Skip to main content

1959-60 Montreal Canadiens

On June 2nd, 2007, to kick off game 3 of the 2007 Stanley Cup Finals, the National Hockey League will honor members of the 1955-60 Montreal Canadiens dynasty that won a record five consecutive Stanley Cups. Henri Richard, who played on 11 Stanley Cup champions, the most of any player, has confirmed his attendance. Other invited team members who played on all five champions: Jean Beliveau, Tom Johnson, Don Marshall, Dickie Moore and Jean-Guy Talbot.

Here's a look at every member of the 1959-60 Stanley Cup champion Montreal Canadiens:


Ralph Backstrom - Junior hockey's best player in the late 1950s could only become a third line center in Montreal, but he was still a special member of 6 Stanley Cup championships.

Marcel Bonin - "L'ours de Joliette" - "the bear of Joliette" - was the unexpected playoff hero in 1959

Boom Boom Geoffrion - Feared for his heavy shot, few players were as exciting and charismatic as Montreal's six time Stanley Cup champion.

Phil Goyette - Together with best friend Don Marshall, the talented Phil Goyette provided a good defensive conscious in Montreal and some offense in New York

Doug Harvey - Considered by many to be the second greatest defenseman of all time, Harvey may have been the Habs most important cog.

Bill Hicke - Bill Hicke was an outstanding junior and AHL player who was able to crack the Habs dynasty years just in time to win the 5th of 5 straight Stanley Cup championships in 1960.

Charlie Hodge - Charlie Hodge had the unfortunate role of being number two goalie to the great Jacques Plante.

Tom Johnson - A wily though sometimes dirty defender, opposing players certainly knew when Hall of Fame defenseman Tom Johnson was on the ice.

Junior Langlois - Albert "Junior" Langlois replaced Dollard St. Laurent on defense half way through the late 1950s dynasty.

Don Marshall - A great defensive player with Montreal in the 1950s, Marshall found his offensive game in New York in the 1960s.

Dickie Moore - One has to wonder had Moore's aggressive style not led to such severe injuries just how good Dickie Moore could have been. As it is, he is forever immortalized in the Hockey Hall of Fame.

Jacques Plante - Best known for literally changing the face of hockey, Jake The Snake may be the greatest goalie of all time if not the most important.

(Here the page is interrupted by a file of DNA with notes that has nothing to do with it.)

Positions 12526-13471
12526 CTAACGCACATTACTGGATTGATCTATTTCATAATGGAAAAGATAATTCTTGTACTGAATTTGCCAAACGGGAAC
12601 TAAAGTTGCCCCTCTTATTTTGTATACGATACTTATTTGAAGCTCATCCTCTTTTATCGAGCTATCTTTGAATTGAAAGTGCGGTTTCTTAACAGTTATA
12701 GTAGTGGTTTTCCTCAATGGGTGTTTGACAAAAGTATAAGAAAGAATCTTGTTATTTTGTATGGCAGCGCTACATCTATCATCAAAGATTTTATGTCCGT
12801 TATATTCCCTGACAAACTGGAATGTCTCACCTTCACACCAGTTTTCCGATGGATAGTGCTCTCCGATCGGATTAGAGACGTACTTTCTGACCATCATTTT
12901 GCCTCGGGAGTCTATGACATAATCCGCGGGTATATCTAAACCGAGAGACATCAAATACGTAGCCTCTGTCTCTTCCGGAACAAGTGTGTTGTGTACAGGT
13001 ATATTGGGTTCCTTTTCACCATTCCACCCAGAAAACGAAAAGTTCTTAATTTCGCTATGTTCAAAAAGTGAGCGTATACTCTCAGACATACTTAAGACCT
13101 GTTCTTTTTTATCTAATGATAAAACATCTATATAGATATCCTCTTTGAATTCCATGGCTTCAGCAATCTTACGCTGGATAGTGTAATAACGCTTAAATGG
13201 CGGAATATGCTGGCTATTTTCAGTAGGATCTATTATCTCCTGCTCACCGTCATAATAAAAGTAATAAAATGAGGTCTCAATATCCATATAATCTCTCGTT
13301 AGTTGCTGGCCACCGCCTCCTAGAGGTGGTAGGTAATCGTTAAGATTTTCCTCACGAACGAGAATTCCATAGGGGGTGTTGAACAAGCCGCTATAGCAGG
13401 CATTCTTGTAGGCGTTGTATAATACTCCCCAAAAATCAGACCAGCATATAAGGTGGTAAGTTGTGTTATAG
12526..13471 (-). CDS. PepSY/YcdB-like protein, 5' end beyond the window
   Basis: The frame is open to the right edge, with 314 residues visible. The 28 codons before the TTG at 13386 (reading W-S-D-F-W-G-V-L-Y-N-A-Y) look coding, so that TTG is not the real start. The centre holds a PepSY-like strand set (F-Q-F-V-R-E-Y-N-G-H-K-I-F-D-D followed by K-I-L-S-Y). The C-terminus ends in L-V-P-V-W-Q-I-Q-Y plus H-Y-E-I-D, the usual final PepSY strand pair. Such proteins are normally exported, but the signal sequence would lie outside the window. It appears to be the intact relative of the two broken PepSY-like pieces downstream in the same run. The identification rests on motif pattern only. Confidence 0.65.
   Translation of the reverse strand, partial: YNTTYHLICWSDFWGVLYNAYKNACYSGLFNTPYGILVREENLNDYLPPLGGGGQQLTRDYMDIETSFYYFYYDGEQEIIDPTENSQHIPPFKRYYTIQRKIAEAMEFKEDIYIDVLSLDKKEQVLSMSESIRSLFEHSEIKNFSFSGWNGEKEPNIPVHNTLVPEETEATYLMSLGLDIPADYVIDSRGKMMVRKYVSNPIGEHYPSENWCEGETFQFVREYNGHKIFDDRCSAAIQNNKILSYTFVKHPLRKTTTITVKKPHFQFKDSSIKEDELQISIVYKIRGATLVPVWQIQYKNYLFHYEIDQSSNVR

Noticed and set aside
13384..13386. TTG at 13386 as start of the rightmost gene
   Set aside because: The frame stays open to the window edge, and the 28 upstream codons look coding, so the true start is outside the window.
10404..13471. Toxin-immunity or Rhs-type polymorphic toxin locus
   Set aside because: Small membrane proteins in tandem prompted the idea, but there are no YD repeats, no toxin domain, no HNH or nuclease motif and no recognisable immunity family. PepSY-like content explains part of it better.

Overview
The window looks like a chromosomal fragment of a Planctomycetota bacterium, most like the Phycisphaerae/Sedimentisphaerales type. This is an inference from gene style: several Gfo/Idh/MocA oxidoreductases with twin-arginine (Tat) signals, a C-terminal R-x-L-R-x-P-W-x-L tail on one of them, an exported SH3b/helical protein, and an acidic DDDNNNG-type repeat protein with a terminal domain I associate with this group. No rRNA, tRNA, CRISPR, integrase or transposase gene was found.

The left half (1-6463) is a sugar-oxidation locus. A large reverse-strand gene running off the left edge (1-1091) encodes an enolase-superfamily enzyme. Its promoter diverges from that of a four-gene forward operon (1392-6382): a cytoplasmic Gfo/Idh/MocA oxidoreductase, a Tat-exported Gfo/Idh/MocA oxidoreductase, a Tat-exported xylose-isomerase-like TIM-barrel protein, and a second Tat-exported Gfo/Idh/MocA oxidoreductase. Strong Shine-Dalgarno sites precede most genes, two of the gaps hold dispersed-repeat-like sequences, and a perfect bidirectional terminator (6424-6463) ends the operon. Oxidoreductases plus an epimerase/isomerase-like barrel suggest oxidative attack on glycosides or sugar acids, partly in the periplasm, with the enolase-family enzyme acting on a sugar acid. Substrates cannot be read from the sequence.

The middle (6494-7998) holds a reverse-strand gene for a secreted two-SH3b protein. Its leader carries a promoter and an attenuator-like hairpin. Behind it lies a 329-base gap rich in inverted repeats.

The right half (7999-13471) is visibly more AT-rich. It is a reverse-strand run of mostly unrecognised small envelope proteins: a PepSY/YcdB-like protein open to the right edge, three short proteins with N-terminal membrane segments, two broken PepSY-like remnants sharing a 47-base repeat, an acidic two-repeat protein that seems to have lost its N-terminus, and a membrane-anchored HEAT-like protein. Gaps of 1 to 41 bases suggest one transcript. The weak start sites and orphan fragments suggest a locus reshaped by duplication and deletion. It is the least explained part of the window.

Andre Pronovost - Andre Pronovost was a defensive forward extraordinaire in the late 1950s.

Claude Provost - Nine time Stanley Cup champion Claude Provost earned a reputation as the top defensive forward of two different Montreal Canadiens dynasties.

Henri Richard - Despite capturing 11 Stanley Cups and being an all around better player and scoring more points, Henri Richard will always be Rocket's little brother.

Maurice "Rocket" Richard - Montreal's incomparable Rocket Richard was far more than just a great hockey player - he represented all of Quebec.

Jean Guy Talbot - A quietly efficient defenseman, Jean Guy Talbot was a nice piece of 7 Stanley Cup puzzles in Montreal.

Bob Turner - The Regina native was quietly a part of all 5 Stanley Cup championships from 1956 through 1960.

Coach

Toe Blake - His image as arguably hockey's greatest coach completely overshadowed his Hall of Fame playing career..

Comments

Popular posts from this blog

100 Greatest Hockey Players Of All Time

What follows is a listing of the 100 greatest hockey players of all time, in my opinion. As discussed earlier, the definition of greatness is a very personalized endeavor and there is absolutely nothing wrong with it.
While there is no way of ever truly ranking the top 100 definitively, it is important for the creators of such lists to be open and transparent of how the came to their conclusions. That accountability allows the reader to better understand the process. 

Although admittedly I'm using a completely unscientific formula, I weigh career achievements (era statistics, awards, championships) and legacy (impact on and off ice, peak dominance) equally high. I rank player ability as the third most important ingredient, as first and foremost as a tie breaker. Hence, I'm not necessarily looking for the better player, as in text book definitions of what a hockey player should be, but for players with the greatest careers and greatest legacies. Therefore the best player is not n…

Top Ten Junior Players Of All Time

Let's take a look at the Top Ten junior players of all time. For the purposes of this list we will at players in the WHL, OHL and QMJHL only.

10. Pat Lafontaine, Verdun, QMJHL Rookie-record 104 goals, 234 points in 1982-83; major junior player of the year.

9. Denis Potvin, Ottawa, OHL 254 games, 95 goals, 234 assists, 329 points. Broke Bobby Orr's junior records.

8. John Tavares, Oshawa, OHL 215 goals, 433 points in 247 games; most goals in OHL history; eligibility rules changed to admit him at 15; 2006 major junior rookie of the year, 2007 major junior player of the year; two world juniors, named 2009 all-star, top forward and MVP.

7. Sidney Crosby, Rimouski, QMJHL 120 goals, 303 points in 121 games; two-time major junior player of the year; silver and gold with Canada at two world juniors.

6. Eric Lindros, Oshawa, OHL 97 goals, 216 points in 95 games; one Memorial Cup victory; three world junior tournaments; major junior player of the year in 1991.

5. Mike Bossy, Laval, Q…

Greatest Hockey Legends: M